Uncertainties, policy constraints to slow world economic rebound in 2003, UN predicts

9 January 2003

Despite the 2001-2002 shakeout in equities and tech investment, political and macroeconomic risks and uncertainties will continue to impede a decisive return to strong world economic growth in this year and beyond, the United Nations projects in a new report launched today in New York.

Despite the 2001-2002 shakeout in equities and tech investment, political and macroeconomic risks and uncertainties will continue to impede a decisive return to strong world economic growth in this year and beyond, the United Nations projects in a new report launched today in New York.

According to the World Economic Situation and Prospects 2003, after a slow start, the world economy is expected to pick up steam - growing by perhaps 2.75 per cent in the second half of 2003. But shaky investor confidence, overhauled asset prices, macroeconomic imbalance and slower than expected economic recovery in the United States and Western Europe will continue to weigh down the global economy.

Because the United States remains the main engine of worldwide growth, limits to the sustainability of the US trade deficit and the value of the dollar pose another major downside risk of global proportions, the report says, warning that the United States will continue to lead the global recovery, but without significant momentum. With domestic demand lacking vigour, economic recovery in Japan and Western Europe continues to rely chiefly on external demand and will remain fragile.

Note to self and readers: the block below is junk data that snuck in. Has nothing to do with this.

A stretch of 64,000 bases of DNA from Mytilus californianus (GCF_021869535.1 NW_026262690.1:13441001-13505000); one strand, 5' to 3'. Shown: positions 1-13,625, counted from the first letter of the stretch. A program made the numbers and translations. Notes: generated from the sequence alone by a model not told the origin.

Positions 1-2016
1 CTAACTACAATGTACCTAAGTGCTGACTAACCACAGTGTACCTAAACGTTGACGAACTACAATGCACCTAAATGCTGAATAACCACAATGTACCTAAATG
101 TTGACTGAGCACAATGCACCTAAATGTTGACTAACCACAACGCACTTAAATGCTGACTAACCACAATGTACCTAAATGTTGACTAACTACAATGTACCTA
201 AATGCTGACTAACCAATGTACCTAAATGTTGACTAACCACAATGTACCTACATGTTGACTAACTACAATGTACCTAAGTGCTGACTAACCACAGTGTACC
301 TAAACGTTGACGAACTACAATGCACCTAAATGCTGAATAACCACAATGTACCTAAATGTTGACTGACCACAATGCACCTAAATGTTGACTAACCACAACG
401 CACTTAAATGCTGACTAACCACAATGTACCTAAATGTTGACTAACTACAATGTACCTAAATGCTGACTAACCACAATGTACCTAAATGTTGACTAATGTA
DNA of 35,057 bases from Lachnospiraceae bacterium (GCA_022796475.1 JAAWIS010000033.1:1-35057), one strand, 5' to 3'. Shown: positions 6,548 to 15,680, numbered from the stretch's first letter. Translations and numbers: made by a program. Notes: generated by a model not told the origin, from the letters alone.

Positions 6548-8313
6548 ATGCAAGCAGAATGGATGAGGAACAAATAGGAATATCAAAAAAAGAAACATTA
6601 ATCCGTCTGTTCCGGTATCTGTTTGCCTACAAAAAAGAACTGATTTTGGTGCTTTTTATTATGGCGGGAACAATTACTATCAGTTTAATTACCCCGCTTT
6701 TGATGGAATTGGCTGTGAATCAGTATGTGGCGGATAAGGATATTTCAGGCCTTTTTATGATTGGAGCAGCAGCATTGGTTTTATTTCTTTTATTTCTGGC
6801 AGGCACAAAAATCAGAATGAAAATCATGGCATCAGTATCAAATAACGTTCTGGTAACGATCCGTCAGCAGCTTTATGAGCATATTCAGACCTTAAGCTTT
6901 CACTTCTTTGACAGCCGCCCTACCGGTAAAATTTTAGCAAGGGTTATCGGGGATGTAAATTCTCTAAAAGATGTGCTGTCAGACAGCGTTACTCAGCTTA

Speaking at a press conference in New York on the launch of the report, Ian Kinniburgh, the chief UN development policy analyst, said that overall, slower growth was expected in all major groups of countries than had previously been anticipated. The developing world, he noted, had had two very poor years. While it had experienced six per cent growth in 2000, the growth rate for 2003 was expected to be about 4.75 per cent. The slowdown in developing countries had occurred despite various reforms that they had undertaken.

"Also, due to the slowdown in the developed countries in the past two years, developing countries had faced a rather unfavourable external economic environment." Mr. Kinniburgh said. In addition, trade and commodity prices have declined in the past couple of years while private capital flows have diminished and foreign direct investment (FDI) flows to developing countries declined, with the exception of China.

Looking ahead, Mr. Kinniburgh said he expects that in the developing world, most of the regions will do slightly better in 2003 but still below the potential rates of growth seen in the mid- and late-1990s. Western Asia would continue to benefit from the higher oil prices currently prevailing and in Africa, some recovery in commodity prices and a slight improvement in trade should be expected.

Asked what effect a war in Iraq would have on the world economy, Mr. Kinniburgh said that while specific calculations had not been carried out, it was clear that an escalation of conflict in that area will only have damaging effects on the global economy. It will almost certainly have an impact on the price of oil and further damaging effects on consumer and investor confidence. "Above all, it will create destruction and havoc within the region to both human life and physical capital," he stressed, noting that that destruction would undoubtedly be a major setback to the global economy.

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UN Radio interview with Ian Kinniburgh

 

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